When spring approaches and baseball season breaks through the boredom of a long winter, I think of all the things that could have been, and I appreciate the things that are. I can’t rob a line drive in an endless expense of lawn; I can’t eyeball a pitch outside to force a base on balls; and I can’t ensure my team is wearing the whitest damn uniforms possible during a Sunday day game. But I sure as hell can write about the game that I’ve loved all my life. And that’s just what I plan to do.
I should point out before signing off this Sunday, that I’m the last Ford brother to wear anything resembling a baseball uniform. It may be in a softball league, but it still connects me to the game in some way.
I’m not a baseball player…but, I’ll take it.
Player Spotlight: Old Reliable
My goal was to find a player whose name contained some variation of “beginning” or “origin” to commemorate the reboot of this blog. I perused through my voluminous ESPN Baseball Encyclopedia early in the week, but came up empty. I tried to think of old ballplayers my father randomly mentions and listened intently to the Opening Day telecasts in hopes of getting a good lead. No luck. I thought of ditching the idea of Player Spotlight entirely, until I entered the magic word into the search engine of baseball-reference.com.
Joe couldn’t have been more perfect for a baseball/history nerd if he tried. He began his career with the Brooklyn Atlantics in 1980, four years before the Civil War and eleven years before the formation of the National Association of Professional Base Ball Players (the early predecessor to the National League). He led the Atlantics to two undefeated seasons in 1864 and 1865, years better remembered for the final clashes between the armies of Grant and Lee. He joined the New York Mutuals of the National Association in 1971, and would play professionally for 16 more seasons before retiring in 1886. He also, despite some debate, is considered to be the first first baseman to play away from the base, rather than close to it or on top of it as was the custom during the early days of the game.
Joe registered his highest batting average of .360 in 1871 for the Mutuals. He led the led the league with 100 hits in 1878 with the Chicago White Stockings, and logged a .351 batting average. He averaged 105 hits from 1878–1885, and drove in nearly 300 runs during that span. Joe smacked a career 117 hits in 1882 for the Providence Grays, and would finish his major league run with 1,417.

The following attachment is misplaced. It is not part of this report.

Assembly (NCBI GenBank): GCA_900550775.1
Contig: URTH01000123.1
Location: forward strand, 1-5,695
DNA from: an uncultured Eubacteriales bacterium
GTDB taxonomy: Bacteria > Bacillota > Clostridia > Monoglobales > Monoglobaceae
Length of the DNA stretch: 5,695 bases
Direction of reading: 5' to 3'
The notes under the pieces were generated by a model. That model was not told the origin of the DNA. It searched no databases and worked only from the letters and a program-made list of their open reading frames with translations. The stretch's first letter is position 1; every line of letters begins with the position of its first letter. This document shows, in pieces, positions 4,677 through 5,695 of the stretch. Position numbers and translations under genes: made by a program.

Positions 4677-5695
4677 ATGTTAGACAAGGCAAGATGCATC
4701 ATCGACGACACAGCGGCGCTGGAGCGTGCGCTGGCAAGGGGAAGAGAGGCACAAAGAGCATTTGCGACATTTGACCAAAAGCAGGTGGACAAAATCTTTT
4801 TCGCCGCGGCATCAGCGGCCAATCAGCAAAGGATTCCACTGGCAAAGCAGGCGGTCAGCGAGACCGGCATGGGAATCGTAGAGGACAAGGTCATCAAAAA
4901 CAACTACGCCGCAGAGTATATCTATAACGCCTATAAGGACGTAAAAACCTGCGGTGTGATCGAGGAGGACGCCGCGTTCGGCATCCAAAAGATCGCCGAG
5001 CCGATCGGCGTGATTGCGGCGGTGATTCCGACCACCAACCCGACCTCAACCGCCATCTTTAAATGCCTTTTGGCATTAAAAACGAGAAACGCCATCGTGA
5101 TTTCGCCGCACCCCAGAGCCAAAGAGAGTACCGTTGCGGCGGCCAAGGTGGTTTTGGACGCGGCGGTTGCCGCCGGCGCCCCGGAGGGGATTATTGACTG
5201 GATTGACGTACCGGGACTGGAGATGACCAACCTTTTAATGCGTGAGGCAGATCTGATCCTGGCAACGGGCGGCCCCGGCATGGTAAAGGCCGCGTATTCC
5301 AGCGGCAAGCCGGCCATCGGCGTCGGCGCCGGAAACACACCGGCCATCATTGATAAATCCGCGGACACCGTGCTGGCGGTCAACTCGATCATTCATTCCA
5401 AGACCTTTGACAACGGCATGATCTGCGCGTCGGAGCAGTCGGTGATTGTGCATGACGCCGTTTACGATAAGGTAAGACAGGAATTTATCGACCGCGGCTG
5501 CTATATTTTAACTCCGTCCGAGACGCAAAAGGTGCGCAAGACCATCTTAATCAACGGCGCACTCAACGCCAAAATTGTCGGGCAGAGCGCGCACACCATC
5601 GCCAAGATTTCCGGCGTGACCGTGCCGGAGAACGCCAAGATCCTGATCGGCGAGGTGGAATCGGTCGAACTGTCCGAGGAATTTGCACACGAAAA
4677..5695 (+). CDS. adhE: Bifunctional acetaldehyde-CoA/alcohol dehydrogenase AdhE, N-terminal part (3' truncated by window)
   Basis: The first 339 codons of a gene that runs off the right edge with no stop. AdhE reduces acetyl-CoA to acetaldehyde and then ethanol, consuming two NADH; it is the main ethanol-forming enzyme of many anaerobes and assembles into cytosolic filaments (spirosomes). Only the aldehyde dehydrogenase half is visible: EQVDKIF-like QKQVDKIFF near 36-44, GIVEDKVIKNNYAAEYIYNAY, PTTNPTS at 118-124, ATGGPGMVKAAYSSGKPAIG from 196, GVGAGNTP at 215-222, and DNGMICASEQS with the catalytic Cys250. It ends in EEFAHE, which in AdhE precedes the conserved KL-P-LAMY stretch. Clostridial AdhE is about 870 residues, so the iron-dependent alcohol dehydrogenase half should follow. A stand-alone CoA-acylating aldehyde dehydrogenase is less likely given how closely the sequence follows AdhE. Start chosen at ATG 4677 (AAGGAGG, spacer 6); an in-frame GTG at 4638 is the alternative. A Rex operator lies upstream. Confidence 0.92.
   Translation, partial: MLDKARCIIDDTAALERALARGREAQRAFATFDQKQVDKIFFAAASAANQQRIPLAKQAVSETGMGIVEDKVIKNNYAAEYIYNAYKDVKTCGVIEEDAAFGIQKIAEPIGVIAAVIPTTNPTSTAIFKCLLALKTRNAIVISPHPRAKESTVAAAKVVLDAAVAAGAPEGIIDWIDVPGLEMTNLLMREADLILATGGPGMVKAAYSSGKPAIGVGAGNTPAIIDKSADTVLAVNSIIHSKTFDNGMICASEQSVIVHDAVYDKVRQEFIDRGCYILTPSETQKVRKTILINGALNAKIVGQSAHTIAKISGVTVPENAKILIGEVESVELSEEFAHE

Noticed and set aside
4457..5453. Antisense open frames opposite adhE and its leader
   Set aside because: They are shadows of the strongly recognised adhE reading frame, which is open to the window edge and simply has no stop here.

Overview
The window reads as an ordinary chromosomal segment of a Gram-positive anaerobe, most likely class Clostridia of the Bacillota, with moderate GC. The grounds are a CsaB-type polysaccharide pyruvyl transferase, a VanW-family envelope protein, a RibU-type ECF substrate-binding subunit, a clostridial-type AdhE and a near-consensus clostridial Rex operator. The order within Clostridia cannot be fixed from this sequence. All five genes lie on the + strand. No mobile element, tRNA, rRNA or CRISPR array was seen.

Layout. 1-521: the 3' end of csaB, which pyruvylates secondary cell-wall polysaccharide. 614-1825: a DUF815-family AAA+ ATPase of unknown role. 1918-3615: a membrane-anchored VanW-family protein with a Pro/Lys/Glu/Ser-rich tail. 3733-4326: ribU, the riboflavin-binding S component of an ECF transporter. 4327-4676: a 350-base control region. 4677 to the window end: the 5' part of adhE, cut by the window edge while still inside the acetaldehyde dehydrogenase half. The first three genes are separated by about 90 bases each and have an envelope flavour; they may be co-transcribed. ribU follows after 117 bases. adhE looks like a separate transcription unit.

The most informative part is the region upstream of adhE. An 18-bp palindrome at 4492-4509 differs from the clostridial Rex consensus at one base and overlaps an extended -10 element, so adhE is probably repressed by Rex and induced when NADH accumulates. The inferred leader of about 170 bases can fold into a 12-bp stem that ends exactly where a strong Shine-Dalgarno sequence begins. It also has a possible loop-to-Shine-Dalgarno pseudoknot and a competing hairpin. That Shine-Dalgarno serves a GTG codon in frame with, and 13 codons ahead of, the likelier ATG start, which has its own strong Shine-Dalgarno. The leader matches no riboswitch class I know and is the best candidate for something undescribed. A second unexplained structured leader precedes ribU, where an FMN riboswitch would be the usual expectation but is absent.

I realized why I should still care about Player Spotlight. Only the men wearing them make the uniforms of our hometown teams memorable. Baseball players' personalities, eccentricities, and character (good and bad) have defined the game just as much as their athleticism has. Throughout the game’s history, fans have piled on expectations on these men who, at their core, are no more superhuman than the rest of us. We revel when they defy logic and met them, and sulk and moan when they reveal their true humanity and fall beneath them. Either way, only a chosen few get to button up a jersey, pitch or hit a searing fastball, and leave behind a lasting statistical imprint that nerds like me can scrutinize centuries later. Their stories matter, so I’ll keep looking for them.
“Detroit is in Michigan?” one of my coworkers asked out loud in front of people.
While my other coworker, who happens to be from Michigan, tried to answer diplomatically, my eyes were fixed on the flat screen television above the table where we were enjoying lunch.
It wasn’t showing scenes of weeks old trash being unearthed from two feet of melting snow, celebrities devouring goddesses with tiger blood (no, that can't be right), or people stepping cautiously through the Bronx Zoo.
It was showing a baseball game.
My beloved Yankees were playing the Detroit (yes, the one in Michigan) Tigers and I had done enough work that day to justify stealing away to catch a couple of innings of the first game of 2011. The Yanks hadn’t managed much against Tigers’ ace Justin Verlander until the bottom of the third inning. Mark Teixeira came up with two runners on and launched a ball to deep right field.
As soon as the ball was hit, I leaned my body toward fair territory, helping the ball’s trajectory stay true. As the umpire called the ball fair, the patrons around us cheered, and so did I. I got chills as if the homerun had decided the final game of the World Series instead of a meaningless game in April.
Baseball is back. And so am I.